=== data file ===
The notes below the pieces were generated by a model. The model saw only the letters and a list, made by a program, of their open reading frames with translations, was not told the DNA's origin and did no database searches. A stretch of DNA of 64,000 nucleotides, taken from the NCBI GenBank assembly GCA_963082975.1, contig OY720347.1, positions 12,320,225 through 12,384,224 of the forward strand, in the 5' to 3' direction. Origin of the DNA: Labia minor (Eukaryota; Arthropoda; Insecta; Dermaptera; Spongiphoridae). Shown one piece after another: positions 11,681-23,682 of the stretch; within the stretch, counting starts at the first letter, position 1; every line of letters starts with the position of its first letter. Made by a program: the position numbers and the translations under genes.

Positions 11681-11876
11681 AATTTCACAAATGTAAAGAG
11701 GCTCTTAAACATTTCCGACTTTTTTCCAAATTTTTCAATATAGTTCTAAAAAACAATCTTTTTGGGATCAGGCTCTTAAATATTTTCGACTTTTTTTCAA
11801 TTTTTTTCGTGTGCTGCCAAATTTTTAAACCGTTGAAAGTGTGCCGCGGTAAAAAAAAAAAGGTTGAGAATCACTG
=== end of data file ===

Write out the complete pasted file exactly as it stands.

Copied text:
The notes below the pieces were generated by a model. The model saw only the letters and a list, made by a program, of their open reading frames with translations, was not told the DNA's origin and did no database searches. A stretch of DNA of 64,000 nucleotides, taken from the NCBI GenBank assembly GCA_963082975.1, contig OY720347.1, positions 12,320,225 through 12,384,224 of the forward strand, in the 5' to 3' direction. Origin of the DNA: Labia minor (Eukaryota; Arthropoda; Insecta; Dermaptera; Spongiphoridae). Shown one piece after another: positions 11,681-23,682 of the stretch; within the stretch, counting starts at the first letter, position 1; every line of letters starts with the position of its first letter. Made by a program: the position numbers and the translations under genes.

Positions 11681-11876
11681 AATTTCACAAATGTAAAGAG
11701 GCTCTTAAACATTTCCGACTTTTTTCCAAATTTTTCAATATAGTTCTAAAAAACAATCTTTTTGGGATCAGGCTCTTAAATATTTTCGACTTTTTTTCAA
11801 TTTTTTTCGTGTGCTGCCAAATTTTTAAACCGTTGAAAGTGTGCCGCGGTAAAAAAAAAAAGGTTGAGAATCACTG